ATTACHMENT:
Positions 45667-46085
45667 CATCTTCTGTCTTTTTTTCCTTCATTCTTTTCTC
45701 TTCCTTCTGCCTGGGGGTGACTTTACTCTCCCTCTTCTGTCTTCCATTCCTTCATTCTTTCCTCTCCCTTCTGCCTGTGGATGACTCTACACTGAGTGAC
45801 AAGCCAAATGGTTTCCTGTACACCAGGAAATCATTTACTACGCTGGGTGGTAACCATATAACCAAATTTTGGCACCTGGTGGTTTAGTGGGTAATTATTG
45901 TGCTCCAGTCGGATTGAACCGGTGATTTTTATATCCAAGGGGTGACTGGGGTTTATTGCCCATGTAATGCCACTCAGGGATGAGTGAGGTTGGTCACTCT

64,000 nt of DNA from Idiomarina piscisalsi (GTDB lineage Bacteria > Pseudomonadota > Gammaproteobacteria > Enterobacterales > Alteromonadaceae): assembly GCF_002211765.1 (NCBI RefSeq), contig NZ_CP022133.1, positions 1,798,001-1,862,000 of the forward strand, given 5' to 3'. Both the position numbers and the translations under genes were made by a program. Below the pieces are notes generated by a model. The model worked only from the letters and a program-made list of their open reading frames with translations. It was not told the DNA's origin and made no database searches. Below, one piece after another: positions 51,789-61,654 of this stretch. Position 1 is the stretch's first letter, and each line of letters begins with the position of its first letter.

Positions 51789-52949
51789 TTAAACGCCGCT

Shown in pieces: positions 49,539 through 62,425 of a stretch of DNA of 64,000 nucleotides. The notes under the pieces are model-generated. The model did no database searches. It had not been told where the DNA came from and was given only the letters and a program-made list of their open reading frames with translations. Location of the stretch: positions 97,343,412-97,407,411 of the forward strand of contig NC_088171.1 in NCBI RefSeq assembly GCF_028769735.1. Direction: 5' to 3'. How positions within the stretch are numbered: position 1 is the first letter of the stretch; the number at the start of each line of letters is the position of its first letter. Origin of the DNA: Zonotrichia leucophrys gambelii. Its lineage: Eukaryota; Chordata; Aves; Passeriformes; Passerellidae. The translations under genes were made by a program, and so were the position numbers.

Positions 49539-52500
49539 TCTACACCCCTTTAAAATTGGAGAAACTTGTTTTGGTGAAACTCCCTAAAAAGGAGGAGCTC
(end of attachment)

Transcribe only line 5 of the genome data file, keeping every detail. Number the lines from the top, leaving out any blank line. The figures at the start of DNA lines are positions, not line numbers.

45901 TGCTCCAGTCGGATTGAACCGGTGATTTTTATATCCAAGGGGTGACTGGGGTTTATTGCCCATGTAATGCCACTCAGGGATGAGTGAGGTTGGTCACTCT